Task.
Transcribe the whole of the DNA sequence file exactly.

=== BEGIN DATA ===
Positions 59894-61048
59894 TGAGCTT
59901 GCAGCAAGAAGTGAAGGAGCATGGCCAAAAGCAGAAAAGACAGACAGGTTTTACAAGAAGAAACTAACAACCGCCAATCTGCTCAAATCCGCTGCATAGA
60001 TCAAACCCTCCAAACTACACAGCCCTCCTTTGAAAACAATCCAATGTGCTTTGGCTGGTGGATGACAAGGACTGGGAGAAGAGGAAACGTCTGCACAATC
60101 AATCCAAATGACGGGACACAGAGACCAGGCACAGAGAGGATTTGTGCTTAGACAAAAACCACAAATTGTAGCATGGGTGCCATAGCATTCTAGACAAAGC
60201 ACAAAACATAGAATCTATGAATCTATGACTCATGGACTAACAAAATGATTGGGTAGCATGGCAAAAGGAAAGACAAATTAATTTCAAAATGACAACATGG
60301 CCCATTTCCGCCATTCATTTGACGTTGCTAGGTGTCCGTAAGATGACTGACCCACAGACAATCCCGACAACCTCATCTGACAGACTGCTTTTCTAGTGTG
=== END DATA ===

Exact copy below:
Positions 59894-61048
59894 TGAGCTT
59901 GCAGCAAGAAGTGAAGGAGCATGGCCAAAAGCAGAAAAGACAGACAGGTTTTACAAGAAGAAACTAACAACCGCCAATCTGCTCAAATCCGCTGCATAGA
60001 TCAAACCCTCCAAACTACACAGCCCTCCTTTGAAAACAATCCAATGTGCTTTGGCTGGTGGATGACAAGGACTGGGAGAAGAGGAAACGTCTGCACAATC
60101 AATCCAAATGACGGGACACAGAGACCAGGCACAGAGAGGATTTGTGCTTAGACAAAAACCACAAATTGTAGCATGGGTGCCATAGCATTCTAGACAAAGC
60201 ACAAAACATAGAATCTATGAATCTATGACTCATGGACTAACAAAATGATTGGGTAGCATGGCAAAAGGAAAGACAAATTAATTTCAAAATGACAACATGG
60301 CCCATTTCCGCCATTCATTTGACGTTGCTAGGTGTCCGTAAGATGACTGACCCACAGACAATCCCGACAACCTCATCTGACAGACTGCTTTTCTAGTGTG